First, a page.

Apple launches new privacy website, but policies unchanged

Joanna Estrada
November 8, 2019

Apple's new pages still lead with a generic statement about privacy, but it's now much easier to understand what each app does to protect your privacy on an app-by-app basis.

Previously, if you looked at that URL, you'd find Apple's generic statement about how it protected your personal information, followed by a bunch of info in a confusing order, with a hard-to-read two-column layout on any but the skinniest of window sizes.

Apple is expanding its website on privacy with more explanations about its commitments, though its policies and practices aren't changing.

Numerous gadgets we use on a daily basis, including our smartphones, are packed with data about our lives and recent high profile hacks have highlighted the issues we all face in this high-tech era.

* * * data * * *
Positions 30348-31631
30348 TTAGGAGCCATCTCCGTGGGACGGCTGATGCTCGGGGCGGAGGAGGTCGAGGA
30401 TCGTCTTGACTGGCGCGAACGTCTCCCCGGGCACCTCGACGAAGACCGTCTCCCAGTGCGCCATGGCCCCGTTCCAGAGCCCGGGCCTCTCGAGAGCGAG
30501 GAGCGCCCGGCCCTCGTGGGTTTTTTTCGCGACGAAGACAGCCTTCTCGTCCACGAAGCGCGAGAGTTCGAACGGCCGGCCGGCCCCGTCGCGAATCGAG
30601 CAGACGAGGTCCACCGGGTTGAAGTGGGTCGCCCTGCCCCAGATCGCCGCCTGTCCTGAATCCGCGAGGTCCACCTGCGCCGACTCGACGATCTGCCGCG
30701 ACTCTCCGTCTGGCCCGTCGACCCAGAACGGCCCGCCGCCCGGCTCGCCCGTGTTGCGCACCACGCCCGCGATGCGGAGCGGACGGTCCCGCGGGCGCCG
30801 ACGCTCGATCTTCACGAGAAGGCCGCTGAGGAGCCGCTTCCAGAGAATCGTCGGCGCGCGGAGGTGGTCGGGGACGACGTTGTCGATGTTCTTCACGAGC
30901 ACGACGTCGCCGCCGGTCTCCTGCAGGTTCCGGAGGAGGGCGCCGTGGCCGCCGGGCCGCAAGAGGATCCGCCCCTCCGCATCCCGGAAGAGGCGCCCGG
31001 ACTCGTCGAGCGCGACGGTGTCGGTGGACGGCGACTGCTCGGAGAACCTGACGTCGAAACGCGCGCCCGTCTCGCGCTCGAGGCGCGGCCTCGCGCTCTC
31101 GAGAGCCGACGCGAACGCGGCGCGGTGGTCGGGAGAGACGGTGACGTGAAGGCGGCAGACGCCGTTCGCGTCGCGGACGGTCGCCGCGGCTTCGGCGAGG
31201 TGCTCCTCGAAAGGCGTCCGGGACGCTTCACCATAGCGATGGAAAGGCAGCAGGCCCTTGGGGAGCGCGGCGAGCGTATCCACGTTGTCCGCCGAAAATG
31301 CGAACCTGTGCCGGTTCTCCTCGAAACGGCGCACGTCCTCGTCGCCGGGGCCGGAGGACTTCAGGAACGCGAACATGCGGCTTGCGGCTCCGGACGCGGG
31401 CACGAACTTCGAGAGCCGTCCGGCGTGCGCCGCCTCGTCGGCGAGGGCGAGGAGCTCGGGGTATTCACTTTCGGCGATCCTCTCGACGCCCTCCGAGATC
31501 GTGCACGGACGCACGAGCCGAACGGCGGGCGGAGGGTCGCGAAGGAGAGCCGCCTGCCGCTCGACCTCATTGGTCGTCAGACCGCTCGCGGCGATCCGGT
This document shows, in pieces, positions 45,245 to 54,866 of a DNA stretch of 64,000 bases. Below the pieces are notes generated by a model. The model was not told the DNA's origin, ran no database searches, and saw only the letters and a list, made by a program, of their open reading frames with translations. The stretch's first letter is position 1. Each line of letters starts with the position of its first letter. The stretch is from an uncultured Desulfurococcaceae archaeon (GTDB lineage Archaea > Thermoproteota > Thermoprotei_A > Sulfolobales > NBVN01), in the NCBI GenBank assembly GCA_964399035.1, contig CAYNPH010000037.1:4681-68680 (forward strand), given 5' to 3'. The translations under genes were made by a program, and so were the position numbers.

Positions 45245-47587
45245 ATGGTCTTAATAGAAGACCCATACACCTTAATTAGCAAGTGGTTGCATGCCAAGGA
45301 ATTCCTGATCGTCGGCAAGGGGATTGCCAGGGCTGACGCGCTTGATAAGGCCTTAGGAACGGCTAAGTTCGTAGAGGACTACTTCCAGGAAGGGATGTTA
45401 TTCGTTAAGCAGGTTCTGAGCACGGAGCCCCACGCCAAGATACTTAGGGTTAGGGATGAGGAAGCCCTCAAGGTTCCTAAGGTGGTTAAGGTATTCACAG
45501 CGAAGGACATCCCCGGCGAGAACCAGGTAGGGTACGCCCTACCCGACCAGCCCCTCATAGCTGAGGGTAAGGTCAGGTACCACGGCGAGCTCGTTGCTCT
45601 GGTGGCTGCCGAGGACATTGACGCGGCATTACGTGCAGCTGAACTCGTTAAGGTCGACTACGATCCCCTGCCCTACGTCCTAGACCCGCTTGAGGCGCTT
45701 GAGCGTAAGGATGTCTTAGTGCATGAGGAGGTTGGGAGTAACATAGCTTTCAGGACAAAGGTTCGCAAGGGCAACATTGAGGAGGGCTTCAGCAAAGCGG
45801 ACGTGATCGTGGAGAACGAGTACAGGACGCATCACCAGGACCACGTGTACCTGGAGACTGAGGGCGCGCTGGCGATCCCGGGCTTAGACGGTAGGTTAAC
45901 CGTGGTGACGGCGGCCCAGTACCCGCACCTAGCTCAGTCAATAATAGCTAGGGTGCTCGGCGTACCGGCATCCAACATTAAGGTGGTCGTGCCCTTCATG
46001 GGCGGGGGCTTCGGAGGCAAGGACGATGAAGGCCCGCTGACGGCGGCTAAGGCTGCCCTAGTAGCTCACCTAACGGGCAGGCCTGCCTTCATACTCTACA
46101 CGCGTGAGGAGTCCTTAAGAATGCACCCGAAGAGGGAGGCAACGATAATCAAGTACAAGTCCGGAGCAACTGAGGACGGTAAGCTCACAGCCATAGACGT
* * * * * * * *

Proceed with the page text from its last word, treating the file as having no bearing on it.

Today, Apple refreshed apple.com/privacy, its webpages that explain what the company does to protect your privacy.

The new page brings in Apple's design aesthetic, so it's not just full of text.

As part of its Privacy Overview page, Apple states: "Privacy is a fundamental human right". Rather, this invigorate works superbly of sorting out data Apple has partaken in the past into one spot (counting the security assurances it added to iOS 13 and macOS Catalina).

"What you share from those experiences and whom you share it with, should be up to you". Apple, by comparison, wants to make it clear that it's interested only in selling you hardware - not selling your data - and it's going to even greater lengths to ensure that anybody who cares about online privacy should be using an iPhone. "But that's the kind of innovation we believe in".

Apple also states information on trips using its Maps software or queries made via Siri aren't gathered, stored or ever used by third parties and all sensitive data such as fingerprints and facial recognition are only held locally on a device. Apple not only details what it does to help protect privacy, but also shares information about what users can do to better protect themselves and take control of their own data.

Wallet: Your credit and debit card numbers are hidden, and Apple doesn't keep information that can be tied back to you.

Other reports by Click Lancashire

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